Review Summary: Just because you can doesn't mean you should.
Has anyone given a damn about Bon Jovi for the past fifteen years? Their last big "hit" that still gets significant radio play was "It's My Life", released back in 2000, and even that isn't as well-known as their 80s hair metal hits "Livin' on a Prayer" or "You Give Love a Bad Name". It's no surprise that Jon Bon and his crew are trying to become relevant yet again, but in d oing so they've repeatedly hit us with boring album after boring album.
On the opening track and lead single, "Because We Can", Jon Bon Jovi declares that he "[doesn't] wanna be another wave in the ocean", but, contrarily, he and his band have become just another band. Ever since they stopped being an outrageous hair metal band with an in-your-face image, Bon Jovi have just been a bland, uninspired, predictable group with really no image left at all. They now sound like any other boring radio rock band, such as Theory of a Deadman or Creed. Surprisingly, "Because We Can", a boring, cheesy and predictable single, is one of the best on the album.
What About Now
is an album that fails to bring back the popularity of a band who once had consecutive top-ten singles from an album. Like The Circle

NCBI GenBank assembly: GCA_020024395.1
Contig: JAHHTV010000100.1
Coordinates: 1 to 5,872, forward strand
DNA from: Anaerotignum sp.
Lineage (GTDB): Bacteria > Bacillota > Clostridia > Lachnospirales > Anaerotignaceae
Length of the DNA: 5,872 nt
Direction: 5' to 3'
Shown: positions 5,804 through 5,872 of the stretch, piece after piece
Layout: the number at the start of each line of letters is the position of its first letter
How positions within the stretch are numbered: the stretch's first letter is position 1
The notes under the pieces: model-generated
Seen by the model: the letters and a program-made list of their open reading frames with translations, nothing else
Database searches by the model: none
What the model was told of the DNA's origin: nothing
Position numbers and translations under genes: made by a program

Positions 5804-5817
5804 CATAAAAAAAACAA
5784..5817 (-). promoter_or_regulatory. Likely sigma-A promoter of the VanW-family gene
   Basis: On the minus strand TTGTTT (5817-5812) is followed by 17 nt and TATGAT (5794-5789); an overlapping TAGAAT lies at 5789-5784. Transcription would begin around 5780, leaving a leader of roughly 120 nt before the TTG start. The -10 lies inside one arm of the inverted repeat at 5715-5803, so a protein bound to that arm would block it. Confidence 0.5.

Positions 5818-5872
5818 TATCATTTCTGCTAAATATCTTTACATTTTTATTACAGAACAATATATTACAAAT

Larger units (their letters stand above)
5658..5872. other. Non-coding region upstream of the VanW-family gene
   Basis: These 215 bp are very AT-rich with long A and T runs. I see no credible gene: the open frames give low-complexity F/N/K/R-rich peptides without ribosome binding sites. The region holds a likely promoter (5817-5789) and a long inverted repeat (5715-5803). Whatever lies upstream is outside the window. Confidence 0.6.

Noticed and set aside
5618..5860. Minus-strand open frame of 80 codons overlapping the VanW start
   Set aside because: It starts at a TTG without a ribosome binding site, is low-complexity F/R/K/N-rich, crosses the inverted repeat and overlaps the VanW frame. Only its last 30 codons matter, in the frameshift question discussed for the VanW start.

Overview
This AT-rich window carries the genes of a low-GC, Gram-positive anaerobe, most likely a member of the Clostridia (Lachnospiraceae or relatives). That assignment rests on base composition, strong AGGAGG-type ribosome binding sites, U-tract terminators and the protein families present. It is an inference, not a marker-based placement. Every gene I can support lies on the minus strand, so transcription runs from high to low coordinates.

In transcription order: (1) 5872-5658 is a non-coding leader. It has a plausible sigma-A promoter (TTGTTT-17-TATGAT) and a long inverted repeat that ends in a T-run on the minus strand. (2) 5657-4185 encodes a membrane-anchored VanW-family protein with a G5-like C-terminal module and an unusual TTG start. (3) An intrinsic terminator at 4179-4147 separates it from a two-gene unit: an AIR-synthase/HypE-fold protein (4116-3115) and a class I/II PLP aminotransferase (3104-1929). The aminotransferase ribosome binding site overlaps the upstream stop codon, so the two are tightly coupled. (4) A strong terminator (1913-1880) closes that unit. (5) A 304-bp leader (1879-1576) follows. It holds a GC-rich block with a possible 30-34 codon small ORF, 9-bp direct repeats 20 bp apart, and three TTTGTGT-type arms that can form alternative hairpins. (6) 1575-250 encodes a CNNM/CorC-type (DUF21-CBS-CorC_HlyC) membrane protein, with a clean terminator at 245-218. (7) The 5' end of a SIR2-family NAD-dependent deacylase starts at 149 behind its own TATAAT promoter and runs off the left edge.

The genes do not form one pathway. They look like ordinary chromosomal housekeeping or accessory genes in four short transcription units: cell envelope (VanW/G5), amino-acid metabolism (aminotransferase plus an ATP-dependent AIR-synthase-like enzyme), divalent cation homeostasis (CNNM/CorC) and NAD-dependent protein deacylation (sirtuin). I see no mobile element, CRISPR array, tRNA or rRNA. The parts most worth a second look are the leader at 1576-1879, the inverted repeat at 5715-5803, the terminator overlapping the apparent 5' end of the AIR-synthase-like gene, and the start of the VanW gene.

, Lost Highway
and Have a Nice Day
, it's an album that only exists to make Bon Jovi relevant again. And like those aforementioned album, it fails to do so. I don't hear "(You Want to) Make a Memory" or "Who Says You Can't Go Home?" on the radio anymore, and it's unlikely that they'll ever get as much as airplay as Katy Perry or Bruno Mars or other pop divas.
All these songs could have been B-sides from any post-2000 Bon Jovi album, yet they decide to rehash their songs from their last five albums to make one new one. Songs like "Army of One" recycle banal cliches, while "Beautiful World" and "Amen" are radio ballads that sound just like any other radio ballad on the airwaves, which is exactly what is wrong with this album: Bon Jovi is nothing but a mainstream rock band making cheesy and inane songs to try and pander to the masses.
The album may have debuted at #1 on the Billboard Hot 100, but who will remember it? The album's sole purpose is to try and launch Bon Jovi, a once popular and top-ten singles band, back into fame. It's what you'd expect from Bon Jovi, a now bland soft-rock snoozer band that will please hardcore fans in sold-out arenas, but no one else.
But hey, we can, right, so why not?